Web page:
2. That the facts stated in the transcripts to the returns made by Boyd of moneys on hand were not conclusive against the defendants, but might be explained, contradicted, or disproved by the evidence.
3. That if the jury believed that the balance claimed by the United States arose out of moneys received by Boyd before the execution of the bond, and that the same was not held by him as receiver, in trust for the government, at or after the execution of the bond, but had been used, wasted, or converted by him to his own use prior to said execution, then the sureties were not liable.
The court charged the jury that the evidence on the part of the plaintiffs made out a prima facie case, but that if they believed from the whole evidence that the defalcation of Boyd arose from the entry of lands in his own name and in the name of others without payment chanroblesvirtualawlibrary
of money for the same, and previous to 15 June, 1837, the date of the bond, the sureties were not responsible.
The court further charged the jury that if they believed from the evidence that a fraudulent design existed on the part of Boyd and Garesche to conceal the fact of Boyd's defalcation from the sureties until they should execute the bond, and that such design was communicated to the Secretary of the Treasury, and his answer received before the actual execution of the bond, that then the bond would be fraudulent and void and the sureties not liable.
To the instructions as given and also to the refusal of the court to give the constructions as prayed for the counsel for plaintiffs excepted. The jury found a verdict for the defendants. chanroblesvirtualawlibrary
MR. JUSTICE NELSON, after reading the statement in the commencement of this report, proceeded to deliver the opinion of the Court.
When this cause was formerly before the Court, involving a question arising out of the pleadings, it was held, that the condition of the bond was prospective, and subjected the sureties to liability only in case of default or official misconduct of the principal occurring after the execution of the instrument, and that if intended to cover past dereliction of duty, it should have been made retrospective in its language; that the sureties had not undertaken for past misconduct. 40 U. S. 15 Pet. 187.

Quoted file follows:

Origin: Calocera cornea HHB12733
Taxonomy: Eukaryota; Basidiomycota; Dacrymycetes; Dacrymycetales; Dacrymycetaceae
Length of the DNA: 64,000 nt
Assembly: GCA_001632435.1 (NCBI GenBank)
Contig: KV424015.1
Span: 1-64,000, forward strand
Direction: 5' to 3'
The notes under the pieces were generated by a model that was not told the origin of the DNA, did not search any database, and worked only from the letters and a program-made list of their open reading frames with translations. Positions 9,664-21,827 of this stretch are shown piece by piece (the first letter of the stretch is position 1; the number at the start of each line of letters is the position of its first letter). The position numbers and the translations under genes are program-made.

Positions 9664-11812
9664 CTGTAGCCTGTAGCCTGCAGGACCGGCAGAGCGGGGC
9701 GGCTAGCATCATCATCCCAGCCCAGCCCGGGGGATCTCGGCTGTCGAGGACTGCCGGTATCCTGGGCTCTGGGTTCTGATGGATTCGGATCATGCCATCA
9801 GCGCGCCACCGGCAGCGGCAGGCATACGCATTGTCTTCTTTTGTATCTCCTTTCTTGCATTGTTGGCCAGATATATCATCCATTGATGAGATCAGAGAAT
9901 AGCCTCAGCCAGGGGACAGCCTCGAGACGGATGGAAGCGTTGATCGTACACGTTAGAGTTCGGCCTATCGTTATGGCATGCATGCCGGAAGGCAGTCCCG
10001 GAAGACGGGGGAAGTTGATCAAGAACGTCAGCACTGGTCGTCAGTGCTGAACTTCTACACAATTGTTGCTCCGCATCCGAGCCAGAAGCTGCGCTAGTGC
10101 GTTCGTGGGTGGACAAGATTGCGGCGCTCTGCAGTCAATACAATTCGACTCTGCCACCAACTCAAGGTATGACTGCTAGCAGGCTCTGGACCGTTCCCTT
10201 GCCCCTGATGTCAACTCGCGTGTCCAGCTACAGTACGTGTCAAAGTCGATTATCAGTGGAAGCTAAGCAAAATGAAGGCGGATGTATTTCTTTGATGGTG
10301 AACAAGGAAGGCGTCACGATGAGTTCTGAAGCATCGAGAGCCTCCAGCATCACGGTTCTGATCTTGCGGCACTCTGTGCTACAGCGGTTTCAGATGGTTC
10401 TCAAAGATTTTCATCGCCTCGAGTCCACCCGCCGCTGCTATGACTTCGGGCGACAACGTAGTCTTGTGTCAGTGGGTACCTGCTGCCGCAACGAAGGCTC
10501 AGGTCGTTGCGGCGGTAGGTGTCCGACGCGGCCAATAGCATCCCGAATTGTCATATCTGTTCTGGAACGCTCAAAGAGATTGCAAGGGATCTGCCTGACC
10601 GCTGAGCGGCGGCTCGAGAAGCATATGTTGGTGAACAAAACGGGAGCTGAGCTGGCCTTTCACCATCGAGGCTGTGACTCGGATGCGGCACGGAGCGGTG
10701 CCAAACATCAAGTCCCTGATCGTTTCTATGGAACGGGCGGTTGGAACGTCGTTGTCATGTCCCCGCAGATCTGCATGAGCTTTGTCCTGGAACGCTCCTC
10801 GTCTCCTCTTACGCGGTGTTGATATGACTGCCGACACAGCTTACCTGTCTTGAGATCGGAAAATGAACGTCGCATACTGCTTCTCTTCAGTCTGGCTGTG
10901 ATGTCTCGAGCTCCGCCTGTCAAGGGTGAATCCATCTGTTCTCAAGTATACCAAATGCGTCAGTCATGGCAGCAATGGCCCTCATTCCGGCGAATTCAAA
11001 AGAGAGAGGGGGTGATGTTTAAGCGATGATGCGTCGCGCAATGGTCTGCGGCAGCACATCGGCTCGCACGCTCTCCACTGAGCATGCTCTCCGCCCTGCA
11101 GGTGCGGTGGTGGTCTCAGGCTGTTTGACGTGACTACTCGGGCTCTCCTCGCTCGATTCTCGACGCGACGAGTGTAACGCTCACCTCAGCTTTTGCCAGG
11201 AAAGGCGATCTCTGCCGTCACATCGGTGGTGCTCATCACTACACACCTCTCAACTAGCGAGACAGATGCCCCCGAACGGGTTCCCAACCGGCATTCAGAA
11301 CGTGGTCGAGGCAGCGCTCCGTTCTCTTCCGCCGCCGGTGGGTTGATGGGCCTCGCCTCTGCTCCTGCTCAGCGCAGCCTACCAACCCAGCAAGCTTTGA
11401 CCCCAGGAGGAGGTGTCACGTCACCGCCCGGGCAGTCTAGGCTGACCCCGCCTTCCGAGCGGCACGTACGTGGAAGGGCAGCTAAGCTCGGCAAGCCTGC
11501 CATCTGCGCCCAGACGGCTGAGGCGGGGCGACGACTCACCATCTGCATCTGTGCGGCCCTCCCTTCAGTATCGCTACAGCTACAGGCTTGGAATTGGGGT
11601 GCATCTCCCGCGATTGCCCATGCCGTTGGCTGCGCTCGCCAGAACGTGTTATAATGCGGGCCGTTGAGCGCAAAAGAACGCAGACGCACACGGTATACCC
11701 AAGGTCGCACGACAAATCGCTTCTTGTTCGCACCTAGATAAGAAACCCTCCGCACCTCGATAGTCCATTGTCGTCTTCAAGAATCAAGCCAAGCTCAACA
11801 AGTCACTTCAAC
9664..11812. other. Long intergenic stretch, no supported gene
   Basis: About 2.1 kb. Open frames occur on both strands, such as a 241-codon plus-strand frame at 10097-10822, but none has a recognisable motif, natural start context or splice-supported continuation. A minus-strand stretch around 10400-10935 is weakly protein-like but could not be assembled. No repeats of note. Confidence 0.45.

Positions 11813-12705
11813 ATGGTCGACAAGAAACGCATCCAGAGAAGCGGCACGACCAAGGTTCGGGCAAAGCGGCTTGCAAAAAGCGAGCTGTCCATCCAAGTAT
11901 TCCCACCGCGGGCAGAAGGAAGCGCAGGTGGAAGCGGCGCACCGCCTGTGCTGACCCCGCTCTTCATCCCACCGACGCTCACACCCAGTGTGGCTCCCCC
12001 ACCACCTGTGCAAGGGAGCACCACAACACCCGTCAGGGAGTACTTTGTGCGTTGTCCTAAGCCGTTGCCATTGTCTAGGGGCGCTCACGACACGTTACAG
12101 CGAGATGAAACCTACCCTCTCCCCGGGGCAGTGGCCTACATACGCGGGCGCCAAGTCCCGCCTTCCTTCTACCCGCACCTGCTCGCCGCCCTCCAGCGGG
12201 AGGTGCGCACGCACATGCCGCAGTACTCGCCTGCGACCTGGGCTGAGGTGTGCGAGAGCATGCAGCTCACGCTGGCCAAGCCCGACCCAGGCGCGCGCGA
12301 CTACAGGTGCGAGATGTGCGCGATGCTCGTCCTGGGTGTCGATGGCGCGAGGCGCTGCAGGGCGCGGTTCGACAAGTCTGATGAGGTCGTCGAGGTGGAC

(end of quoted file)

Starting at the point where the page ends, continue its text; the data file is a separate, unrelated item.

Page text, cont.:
The case is now before us after a trial on the merits, and the question is whether or not any breach of duty has been established, which entitled the government to recover the amount in question, or any part of it, against the sureties within the condition of the bond as already expounded.
Since the verdict rendered under the instruction given by the court below, we must assume that the whole amount of the $59,622.60, of which the receiver is in default to the government, accrued against him in consequence of the entry of public lands in his own name and in the name of others without the payment of any money in respect to the tracts entered in his own name, and without exacting payment of others, in respect to the tracts entered in their names, and all happening before 15 June, 1837, the date of the bond. So the jury has found.
The fraud thus developed was accomplished at the time by means of false certificates of the receipt of the purchase money by the receiver, which were given by him in the usual way, as the entries for the several tracts of land were made at the register's office, and also by entering and keeping the accounts with the government the same as if the money had been actually paid as fast as the lots were entered. The monthly or quarterly returns to the proper department would thus appear unexceptionable, and the fraud concealed until payment of the balances should be called for by the government.